Tehran is ready to explain every “suspicious” point of the country’s nuclear program as well as allow experts to Parchin nuclear facility if the IAEA agrees to sign a protocol detailing all its questions, the Iranian ambassador to Russia says.
The protocol should contain all IAEA’s concerns about Parchin and all other objects which the agency suspects of being nuke-oriented, Seyed Mahmoud-Reza Sajjadi has told the Russian media. “And if they don’t find anything, let’s close Iran’s nuclear file and remove it from the UN Security Council.”
The ambassador recalled that Parchin, which the Agency suspects could have been the site of high-explosives tests related to nuclear weapons, had been fully inspected by the IAEA, but then, he said, the agency wanted to undertake further inspections.
“We agreed with a condition that such a protocol would be
signed,” the diplomat said. “We displayed flexibility. We
offered – let’s sign a protocol and spell out in detail all
accusations.” But international experts want to visit the
suspected facility prior to signing the protocol – “this is a
game,” the ambassador said.
“We did not see sincerity in the way that IAEA and Yukiya Amano, director-general of the UN nuclear watchdog behaved,” Sajjadi said.
“Right now what the Iranians are saying is that in order for
the agreement to be signed between Iran and the IAEA the two sides
have to trust each other,” Iranian political analyst Seyed
Mohammad Marandi told RT. “And for each ‘give’ there much
be a ‘take’. In other words, if Iran takes a step forward, the IAEA
must give something in return, and vice versa.”
Iran wants inspections at the Parchin military site to be conducted within a “comprehensive framework”, otherwise “there is no reason to prevent Americans from saying “No, that wasn’t this building, it was the other in the Parchin site that we need to see,” Marandi said, adding that “this story will go on forever.”
Besides Parchin, the IAEA has suppositions over another Iran’s
facility – Fordo uranium enrichment plant – and demands its
closure. Speaking to journalists, Sajjadi noted that Iran was
not obliged to close the facility and stop uranium enrichment.
"Have you read the Treaty on the Non-Proliferation of Nuclear Weapons? Does it say that we have no right to enrich uranium to 20 percent?" Sajjadi asked.
He said the demand to shut down Fordo and stop uranium enrichment was “unfair and ridiculous” and Iran has become a victim of double standards of the IAEA and the US.
"We doubt the sincerity of the West, because in the past they have done to us illogical proposals, including the closure of Fordo, and promised to allow us to buy gold and metals, as well as to authorize export of petroleum products. But it is unfair and ridiculous proposal ,” said Sajjadi.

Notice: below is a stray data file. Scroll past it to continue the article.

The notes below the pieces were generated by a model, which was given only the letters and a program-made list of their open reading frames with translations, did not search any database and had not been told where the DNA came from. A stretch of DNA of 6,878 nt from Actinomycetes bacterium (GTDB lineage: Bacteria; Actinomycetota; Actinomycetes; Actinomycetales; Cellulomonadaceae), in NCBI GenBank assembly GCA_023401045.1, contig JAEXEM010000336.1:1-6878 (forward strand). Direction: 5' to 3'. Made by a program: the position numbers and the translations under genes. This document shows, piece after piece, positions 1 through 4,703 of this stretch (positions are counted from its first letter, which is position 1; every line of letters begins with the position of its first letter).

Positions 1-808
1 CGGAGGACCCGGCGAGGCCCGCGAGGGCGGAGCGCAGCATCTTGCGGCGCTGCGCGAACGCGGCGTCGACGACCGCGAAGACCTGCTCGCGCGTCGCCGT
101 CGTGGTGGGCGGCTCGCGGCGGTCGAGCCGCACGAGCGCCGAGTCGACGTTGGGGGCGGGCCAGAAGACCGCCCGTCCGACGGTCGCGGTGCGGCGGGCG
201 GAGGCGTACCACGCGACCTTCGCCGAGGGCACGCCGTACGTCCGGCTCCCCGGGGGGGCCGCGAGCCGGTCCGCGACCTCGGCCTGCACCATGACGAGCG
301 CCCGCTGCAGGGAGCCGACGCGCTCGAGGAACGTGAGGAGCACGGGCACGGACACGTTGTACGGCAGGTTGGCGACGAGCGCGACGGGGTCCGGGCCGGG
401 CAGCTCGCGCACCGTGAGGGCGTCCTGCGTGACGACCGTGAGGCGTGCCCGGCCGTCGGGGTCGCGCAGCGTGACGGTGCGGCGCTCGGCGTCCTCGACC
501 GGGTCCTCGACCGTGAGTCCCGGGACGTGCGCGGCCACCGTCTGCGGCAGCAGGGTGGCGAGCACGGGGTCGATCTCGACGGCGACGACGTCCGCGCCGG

"The IAEA was designed to safeguard that no one is developing nuclear weapons. But Israel has a nuclear bomb, and no one cares," said the Iranian ambassador.
He assured that Iran does not pursue nuclear weapons as supreme
leader Ayatollah Ali Khamenei has made a decision not to build
“Religious fatwa is above the law”, Sajjadi stressed.
Moreover, nuclear weapons would not ensure security for Tehran, but “on the contrary would bring risk”, he said.
"Now Iran can develop two or three bombs from the materials it possesses. But if you had a gun with two bullets, would you really go to war against an army?" said Sajjadi.
The Islamic Republic insists it has no interest in nuclear weapons, and says it is enriching uranium for purely peaceful purposes, such as nuclear power.
There have been attempts from both sides to find common ground in the issue, but negotiations have yielded no results.
The latest Iran’s nuclear talks in Kazakhstan in April also brought no breakthrough with negotiators going back to their capitals declaring “positions remain far apart”.
“What came out from these talks was the fact that the
Iranians were willing to be flexible and had an authority to make
decisions, yet the P5+1 led by Ashton did not have room for
maneuver, they did not have the authority to make a decision and
therefore the talks stopped,” Marandi said.
Since then no date or place has been set for new talks.
Meanwhile, Iranian President Mahmud Ahmadinejad is expected to visit Moscow on July 1-2 as Russia hosts a forum of gas exporting countries.
“The Iranian president has been invited, and so we are expecting his visit," Sajjadi said at a meeting, stressing that Ahmadinejad still will be acting president.